Batteries make up the single biggest line item on the EV balance sheet. Stellantis hasn’t offered specific numbers, but General Motors said it cost $145 per kilowatt-hour for the batteries in the Chevrolet Bolt EV when it debuted in 2016. The Detroit automaker expects that to drop to $100 as it ramps up production of its new Ultium line of lithium-ion cells.
And during a Wolfe Research seminar last week, Venkat Srinivasan, director of the Argonne National Lab’s Center for Energy Storage Science, forecast the number could drop by 30% more by mid-decade — especially as new battery technologies come to market. For his part, Tavares confirmed that Stellantis hopes to commercial next-gen solid-state batteries, though he didn’t lay out a timetable.
While experts like Srinivasan believe BEVs will be cheaper to build than gas models by late in the decade, Tavares said his company will need assistance in the near to midterm.
“In this transformation of the industry, it’s not only about the OEMs,” the Stellantis CEO emphasized during an earnings call last week. “It’s also about the supplier base and, as you know, there is significant competition in the supplier base and that is going to be also a very nice Darwinian transition period for our suppliers as much as it is for the OEMs. It means that we are in the same boat, we are in the same transformation.”
Suppliers aren’t exactly pleased to hear they may face pressure to cut costs at a time when, many already are struggling financially due to production cuts caused by the global shortage of semiconductors.
“The majority of our folks feel that they don’t blindly take contracts that have this kind of language in it,” Jeanine Lassaline-Berglund, president of the Canadian Association of Moldmakers, told Automotive News.
Stellantis also plans to trim marketing and distribution costs, said Tavares, during the “Dare” strategy session. The automaker expects the number of vehicles it sells direct to customers will double every year through mid-decade, reaching a third of its total by 2030. And it already is working with European dealers to change the retail model. But the approach will change “depending on the region,” he cautioned. Stellantis will find it much more difficult to radically rethink its dealer strategy in the U.S. due to strict state franchise laws.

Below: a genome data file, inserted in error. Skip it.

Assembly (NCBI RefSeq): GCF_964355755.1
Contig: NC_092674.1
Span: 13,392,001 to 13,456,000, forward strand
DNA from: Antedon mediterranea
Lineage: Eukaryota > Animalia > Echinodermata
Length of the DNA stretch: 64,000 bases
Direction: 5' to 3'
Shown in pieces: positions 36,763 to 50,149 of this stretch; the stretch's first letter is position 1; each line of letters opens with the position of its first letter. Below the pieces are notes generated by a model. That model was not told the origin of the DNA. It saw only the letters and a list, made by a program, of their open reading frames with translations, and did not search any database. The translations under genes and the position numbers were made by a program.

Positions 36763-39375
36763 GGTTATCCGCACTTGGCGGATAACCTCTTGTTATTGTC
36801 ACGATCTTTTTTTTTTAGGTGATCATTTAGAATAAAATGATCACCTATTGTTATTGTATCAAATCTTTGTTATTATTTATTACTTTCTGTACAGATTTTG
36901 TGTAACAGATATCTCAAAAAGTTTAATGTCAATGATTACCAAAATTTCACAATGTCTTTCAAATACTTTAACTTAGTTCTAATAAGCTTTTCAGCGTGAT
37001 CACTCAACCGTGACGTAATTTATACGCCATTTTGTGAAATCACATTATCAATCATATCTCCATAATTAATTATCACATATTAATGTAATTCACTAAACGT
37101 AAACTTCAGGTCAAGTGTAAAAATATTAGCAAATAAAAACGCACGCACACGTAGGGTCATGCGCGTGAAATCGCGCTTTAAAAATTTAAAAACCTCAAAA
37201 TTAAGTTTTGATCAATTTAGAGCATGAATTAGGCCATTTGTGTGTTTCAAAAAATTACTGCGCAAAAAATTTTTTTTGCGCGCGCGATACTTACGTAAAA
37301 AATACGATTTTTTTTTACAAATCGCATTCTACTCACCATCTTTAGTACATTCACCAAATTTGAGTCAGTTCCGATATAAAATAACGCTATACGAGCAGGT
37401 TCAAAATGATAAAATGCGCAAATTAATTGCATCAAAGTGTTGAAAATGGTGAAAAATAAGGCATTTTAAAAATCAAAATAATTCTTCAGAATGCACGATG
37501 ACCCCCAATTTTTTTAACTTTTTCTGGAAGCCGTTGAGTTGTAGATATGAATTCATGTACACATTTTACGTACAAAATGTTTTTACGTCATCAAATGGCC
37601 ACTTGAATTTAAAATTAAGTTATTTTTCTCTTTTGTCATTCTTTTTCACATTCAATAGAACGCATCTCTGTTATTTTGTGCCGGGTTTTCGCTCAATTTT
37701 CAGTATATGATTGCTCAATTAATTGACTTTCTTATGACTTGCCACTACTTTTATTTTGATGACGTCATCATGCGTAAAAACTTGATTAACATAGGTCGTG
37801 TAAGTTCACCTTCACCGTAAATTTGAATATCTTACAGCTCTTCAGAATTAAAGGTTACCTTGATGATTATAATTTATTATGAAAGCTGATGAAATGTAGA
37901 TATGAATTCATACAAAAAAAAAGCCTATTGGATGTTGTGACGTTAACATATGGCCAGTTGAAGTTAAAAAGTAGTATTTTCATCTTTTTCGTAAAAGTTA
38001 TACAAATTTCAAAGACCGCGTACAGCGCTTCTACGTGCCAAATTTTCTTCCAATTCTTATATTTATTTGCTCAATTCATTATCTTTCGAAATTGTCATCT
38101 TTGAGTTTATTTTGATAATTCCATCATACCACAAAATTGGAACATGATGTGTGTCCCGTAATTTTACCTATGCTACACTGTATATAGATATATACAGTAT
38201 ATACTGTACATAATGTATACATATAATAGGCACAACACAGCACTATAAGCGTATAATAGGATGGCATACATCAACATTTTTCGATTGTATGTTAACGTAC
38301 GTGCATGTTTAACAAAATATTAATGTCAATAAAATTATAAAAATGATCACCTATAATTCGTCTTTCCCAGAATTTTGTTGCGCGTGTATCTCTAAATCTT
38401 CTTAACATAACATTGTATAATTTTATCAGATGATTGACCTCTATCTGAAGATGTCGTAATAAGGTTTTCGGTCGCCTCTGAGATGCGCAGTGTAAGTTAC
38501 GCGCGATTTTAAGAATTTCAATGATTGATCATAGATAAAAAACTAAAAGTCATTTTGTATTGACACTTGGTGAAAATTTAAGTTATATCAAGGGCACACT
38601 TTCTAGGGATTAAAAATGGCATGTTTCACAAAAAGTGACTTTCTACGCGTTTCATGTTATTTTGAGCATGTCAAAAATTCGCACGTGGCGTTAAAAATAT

Government mandates, government incentives
With regulatory mandates driving the transition to battery power, Tavares said governments must also share some of the burden to make EVs more affordable.
“We need around five to six years … of some kind of support” from the governments where Stellantis plans to sell its BEVs. That’s on top of any money used to expand a charging network.
That can’t go on forever, said Tavares, acknowledging it would simply be too expensive for governments to prop up sales of electric vehicles indefinitely. “So, we consider that there is a transition period (during which) they will reduce progressively their support.”
Incentives vary widely by market. The U.S. Congress currently is sitting on a proposal to ramp up EV incentives from the current maximum of $7,500 to as much as $12,500. But that has stalled, along with the rest of President Joe Biden’s Build Back Better spending bill.
How much external help Stellantis actually will get is far from certain. But the automaker is clearly on a course to electrify its line-up, Tavares said. The challenge will be doing so while hitting the aggressive profit targets it has laid out for itself under the Dare Forward plan.